The boat was pushed away from Greenland, and Herjólfsson and his men saw a huge land mass covered with forests. Herjólfsson, however, did not stop to explore that new land, instead finding his way back to Greenland. According to what is known today, that was probably the first time Europeans had seen America.

Bjarni Herjólfsson told his story to others and about 15 years later another man from Iceland, called Leif Erikson, decided to go back and explore that new land. So it was that Vikings first landed on the American continent around the year 1,000 and founded a camp in the area that is Newfoundland in Canada today.

 

Leif Erikson paintingChristian Krohg, Leiv Eiriksson Discovers North America, 1893, National Museum of Art, Oslo

 

This story was then told in a book written by Adam of Bremen in the 1070s, and in the Icelandic Sagas of Erik the Red and of the Greenlanders in the 13th century.

In 1960, Norwegian archeologists proved that there was some truth in the story, when they discovered an ancient Viking camp near a small fishing village called L’Anse aux Meadows, in the area where Erikson had been.

 

imageL’Anse aux Meadows Location — Source: britannica.com

 

The evidence they found between 1960 and 1968 confirmed that this was a Viking camp from around the year 1,000, which proved that Vikings had sailed to the American continent about 500 years before Christopher Columbus.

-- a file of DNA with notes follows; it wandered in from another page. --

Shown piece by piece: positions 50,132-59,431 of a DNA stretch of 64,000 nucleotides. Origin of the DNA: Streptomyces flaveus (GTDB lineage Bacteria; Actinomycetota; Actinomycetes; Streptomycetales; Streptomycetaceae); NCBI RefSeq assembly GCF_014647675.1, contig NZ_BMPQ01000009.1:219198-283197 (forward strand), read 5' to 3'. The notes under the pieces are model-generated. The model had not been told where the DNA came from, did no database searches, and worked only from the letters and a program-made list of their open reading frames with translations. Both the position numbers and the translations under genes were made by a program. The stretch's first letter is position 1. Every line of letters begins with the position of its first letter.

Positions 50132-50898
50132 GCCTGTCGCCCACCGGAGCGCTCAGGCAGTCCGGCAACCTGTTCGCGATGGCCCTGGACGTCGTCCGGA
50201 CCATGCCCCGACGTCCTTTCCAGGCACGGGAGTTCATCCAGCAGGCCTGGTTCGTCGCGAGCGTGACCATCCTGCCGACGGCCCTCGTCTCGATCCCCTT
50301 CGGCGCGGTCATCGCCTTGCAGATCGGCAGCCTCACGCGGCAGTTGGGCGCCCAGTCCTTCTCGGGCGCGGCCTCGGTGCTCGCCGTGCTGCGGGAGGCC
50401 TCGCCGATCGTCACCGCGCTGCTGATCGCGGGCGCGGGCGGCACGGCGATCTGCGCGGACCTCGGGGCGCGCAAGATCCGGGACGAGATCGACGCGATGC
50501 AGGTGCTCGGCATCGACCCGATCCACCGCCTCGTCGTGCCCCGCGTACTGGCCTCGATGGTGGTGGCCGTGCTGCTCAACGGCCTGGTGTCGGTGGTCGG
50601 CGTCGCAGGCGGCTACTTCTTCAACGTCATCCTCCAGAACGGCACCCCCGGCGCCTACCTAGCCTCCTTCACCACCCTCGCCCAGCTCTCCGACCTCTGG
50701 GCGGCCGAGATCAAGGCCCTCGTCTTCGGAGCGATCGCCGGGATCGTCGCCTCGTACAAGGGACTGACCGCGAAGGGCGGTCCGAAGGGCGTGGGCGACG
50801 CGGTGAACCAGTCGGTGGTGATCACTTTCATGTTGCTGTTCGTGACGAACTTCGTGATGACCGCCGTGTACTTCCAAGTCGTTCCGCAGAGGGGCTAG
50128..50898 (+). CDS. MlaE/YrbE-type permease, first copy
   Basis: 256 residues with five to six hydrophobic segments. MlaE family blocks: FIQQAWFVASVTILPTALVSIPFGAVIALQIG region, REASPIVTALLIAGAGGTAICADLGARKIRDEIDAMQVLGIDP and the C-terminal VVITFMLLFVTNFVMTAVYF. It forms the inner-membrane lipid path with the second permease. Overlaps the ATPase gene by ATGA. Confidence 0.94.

image Excavation of buildings at the site © National Library of Norway/Ingstad Collection

imageReconstructed earth houses on the site — Photo by Dylan Kereluk

 

L’Anse aux Meadows became a World Heritage site in 1978, which the UNESCO describes as “the first and only known site established by Vikings in North America and the earliest evidence of European settlement in the New World. As such, it is a unique milestone in the history of human migration and discovery.”

Spot a Style: Baroque

In Western visual arts, “Baroque” refers to the works of the 17th century, which are all about engaging the viewer with drama, emotion and dynamism.

 

Peter Paul Rubens, The Tiger Hunt, c.1616, Fine Arts Museum, Rennes

 

Like “Gothic” before it and “Impressionist” after it, the word “Baroque” was actually first used as a kind of insult. Critics from the 18th century thought that some of the art of the 17th century was too busy and irregular, so they started calling it “baroque,” which referred to irregular pearls. The word is still used by jewelers in that sense today:

 

Pearl Shapes — Source: shecypearljewelry.com

 

It is only in the late 19th century that the word “Baroque” stopped being negative and started to describe the art of the 17th century as a whole, which was a period of exuberance and excess after the more orderly Renaissance and the austere Protestant Reformation of the 16th century. The Baroque style was especially used by the Catholic Church and absolutist monarchs in Europe to show their wealth and power in the most impressive ways.